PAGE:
“The nation is obviously [facing] fiscal problems, as is the world, in terms of Medicare, Social Security, Medicaid, and the debt structure building up huge shares of the budget. Defense is going to have a problem. It’s not going to get the $100 billion it’s getting this year. And as a result, we have to worry about getting more for less,” explained Gansler. “That’s the challenge for the future, and the security area is expanding in terms of things we have to deal with. We have to be able to deal with everything from pirates and terrorists on one end of the spectrum to regional conflicts, peer competitors, nuclear concerns and getting drawn into some regional conflicts – this huge spread of instability in the world.”
Gansler stressed the need to provide the warfighter with the best possible equipment for the cost. Standards, he noted, should be set to ensure that quality is never compromised for the sake of savings.
“Today, every single U.S. weapon system has a foreign part in it. At least one. That’s because it’s better, not because it’s cheaper. It’s better. And we have to recognize that,” noted Gansler. “Now we obviously still worry about vulnerability, jobs in America and so forth. But our first and primary objective for national security is national security.”
Cost was also the topic of conversation at many of the symposium panels, which showcased the 69 original research papers selected to be featured at the symposium. Taking his place on a panel featuring distinguished acquisition professionals, NPS student Lt. Nicholas A. Meyers presented his research thesis titled, “An Economic Analysis of Investment in the United States Shipbuilding Industry.”
Meyers is a student of the Graduate School of Business and Public Policy set to graduate in June, and was the only student to present research in the panels. His hard work and extensive research earned him a rightful place on the panel alongside Mr. James E. Thomsen, Principal Civilian Deputy, Assistant Secretary of the Navy (Research, Development & Acquisition), Rear Admiral David H. Lewis, Vice Commander, Naval Sea Systems Command and Dr. Nayantar Hensel, Chief Economist for the Navy.
Meyers outlined the economic state of the shipbuilding and repairing industry, and why the need for investments is pressing. “As politicians seek to stimulate and sustain U.S. economic growth, they hope to create or maintain jobs, expand national gross domestic product, and provide a lasting resource for future economic potential,” stated Meyers in his thesis paper. “Investments in shipbuilding ardently accomplish all three goals, as [my] study will seek to demonstrate.”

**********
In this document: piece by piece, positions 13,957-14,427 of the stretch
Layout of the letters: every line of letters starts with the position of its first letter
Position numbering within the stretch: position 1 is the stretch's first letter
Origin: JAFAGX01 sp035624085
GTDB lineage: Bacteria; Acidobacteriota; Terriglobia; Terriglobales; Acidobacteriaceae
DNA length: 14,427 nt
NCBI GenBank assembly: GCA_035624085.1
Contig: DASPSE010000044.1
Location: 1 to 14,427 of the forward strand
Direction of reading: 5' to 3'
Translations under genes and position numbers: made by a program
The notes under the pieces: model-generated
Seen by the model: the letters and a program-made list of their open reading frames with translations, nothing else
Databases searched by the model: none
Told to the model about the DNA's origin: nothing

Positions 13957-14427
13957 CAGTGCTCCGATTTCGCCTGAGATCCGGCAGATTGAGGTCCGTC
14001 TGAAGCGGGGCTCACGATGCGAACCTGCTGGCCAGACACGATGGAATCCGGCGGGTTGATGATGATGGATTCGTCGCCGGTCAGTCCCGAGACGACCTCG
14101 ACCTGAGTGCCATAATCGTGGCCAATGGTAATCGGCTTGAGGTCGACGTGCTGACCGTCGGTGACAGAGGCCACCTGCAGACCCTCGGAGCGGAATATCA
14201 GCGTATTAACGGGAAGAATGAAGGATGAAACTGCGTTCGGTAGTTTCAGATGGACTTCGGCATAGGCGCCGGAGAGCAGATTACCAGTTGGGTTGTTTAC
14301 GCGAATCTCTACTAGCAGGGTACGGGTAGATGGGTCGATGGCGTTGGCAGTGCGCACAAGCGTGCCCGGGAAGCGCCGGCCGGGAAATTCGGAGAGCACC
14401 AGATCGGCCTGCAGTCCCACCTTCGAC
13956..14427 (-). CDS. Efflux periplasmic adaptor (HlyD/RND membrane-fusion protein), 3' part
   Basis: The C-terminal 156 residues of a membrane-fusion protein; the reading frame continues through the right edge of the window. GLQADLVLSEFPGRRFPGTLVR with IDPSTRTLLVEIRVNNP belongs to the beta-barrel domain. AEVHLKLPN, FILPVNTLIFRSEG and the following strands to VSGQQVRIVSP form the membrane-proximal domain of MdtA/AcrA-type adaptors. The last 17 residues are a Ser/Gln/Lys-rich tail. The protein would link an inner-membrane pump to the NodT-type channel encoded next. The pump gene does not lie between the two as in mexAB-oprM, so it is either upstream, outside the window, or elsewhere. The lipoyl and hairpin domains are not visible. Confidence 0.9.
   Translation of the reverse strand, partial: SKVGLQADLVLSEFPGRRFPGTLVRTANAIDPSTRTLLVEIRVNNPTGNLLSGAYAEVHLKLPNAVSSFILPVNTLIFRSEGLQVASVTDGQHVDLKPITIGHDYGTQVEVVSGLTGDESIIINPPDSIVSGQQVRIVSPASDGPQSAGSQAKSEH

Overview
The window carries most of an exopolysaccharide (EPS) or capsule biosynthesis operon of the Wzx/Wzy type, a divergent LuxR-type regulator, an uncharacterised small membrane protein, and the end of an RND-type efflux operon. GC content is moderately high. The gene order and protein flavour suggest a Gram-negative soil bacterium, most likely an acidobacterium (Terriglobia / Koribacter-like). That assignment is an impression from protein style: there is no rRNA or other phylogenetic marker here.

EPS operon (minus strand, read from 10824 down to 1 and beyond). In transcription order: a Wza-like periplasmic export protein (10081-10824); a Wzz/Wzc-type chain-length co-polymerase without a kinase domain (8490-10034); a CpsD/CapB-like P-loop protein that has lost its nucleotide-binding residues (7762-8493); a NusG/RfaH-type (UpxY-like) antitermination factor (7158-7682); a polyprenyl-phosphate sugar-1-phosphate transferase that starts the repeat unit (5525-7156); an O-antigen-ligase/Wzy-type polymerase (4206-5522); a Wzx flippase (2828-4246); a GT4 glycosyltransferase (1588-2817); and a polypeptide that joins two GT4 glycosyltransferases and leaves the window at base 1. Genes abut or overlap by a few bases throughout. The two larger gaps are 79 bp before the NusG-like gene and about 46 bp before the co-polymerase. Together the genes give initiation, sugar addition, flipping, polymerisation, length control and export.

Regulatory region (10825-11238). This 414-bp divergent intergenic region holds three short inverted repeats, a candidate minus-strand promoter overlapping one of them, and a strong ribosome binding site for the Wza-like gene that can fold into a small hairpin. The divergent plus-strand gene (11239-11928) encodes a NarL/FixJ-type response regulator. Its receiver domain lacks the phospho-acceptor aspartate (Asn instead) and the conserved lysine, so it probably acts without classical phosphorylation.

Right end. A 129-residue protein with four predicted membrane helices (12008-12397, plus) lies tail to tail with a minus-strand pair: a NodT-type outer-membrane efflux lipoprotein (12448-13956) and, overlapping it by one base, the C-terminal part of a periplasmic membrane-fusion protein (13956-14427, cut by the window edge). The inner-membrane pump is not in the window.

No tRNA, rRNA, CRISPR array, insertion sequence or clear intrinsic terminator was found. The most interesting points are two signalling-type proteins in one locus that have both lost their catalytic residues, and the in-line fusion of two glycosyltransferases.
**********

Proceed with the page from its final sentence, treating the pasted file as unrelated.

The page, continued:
The projects and topics presented at the symposium were just a fraction of the total number of papers submitted for consideration. In fact, the number and quality of papers submitted was so impressive that organizers increased both the number of presenters per panel and the number of panels to accommodate more projects. The ambitious agenda proved to be a huge success, prompting the Acquisition Research Program team to already start planning for next year’s symposium, set for May 11-12, 2011.
“[This symposium] was the best we’ve had. It was terrific,” said Greene. “The papers and the speakers were extraordinary. Our attendance was maxed out. We had to actually turn people away. And the audience participation was fantastic. It’s going to be very, very hard to top this performance next year.”
As DoD’s acquisition process, policies and procedures continue to evolve, NPS’ Acquisition Research Program strives to lead the way by producing quality research products and bringing together top acquisition officials, academics and industry to create an active dialogue on the pressing issues of the day. With over 600 research products contributed to date, the Acquisition Research Program at NPS continues to significantly enhance the body of knowledge in and about the defense acquisition community.
“If we had one word to describe the security situation for the future, it’s uncertainty,” said Gansler. “Now how do we prepare for uncertainty? It was easy to prepare for the Cold War. We just had to keep matching the Russians ship for ship, plane for plane, tank for tank. That’s not the environment of the future. We have this huge spread with less money. How do we handle that? That’s the challenge. That’s the acquisition challenge.”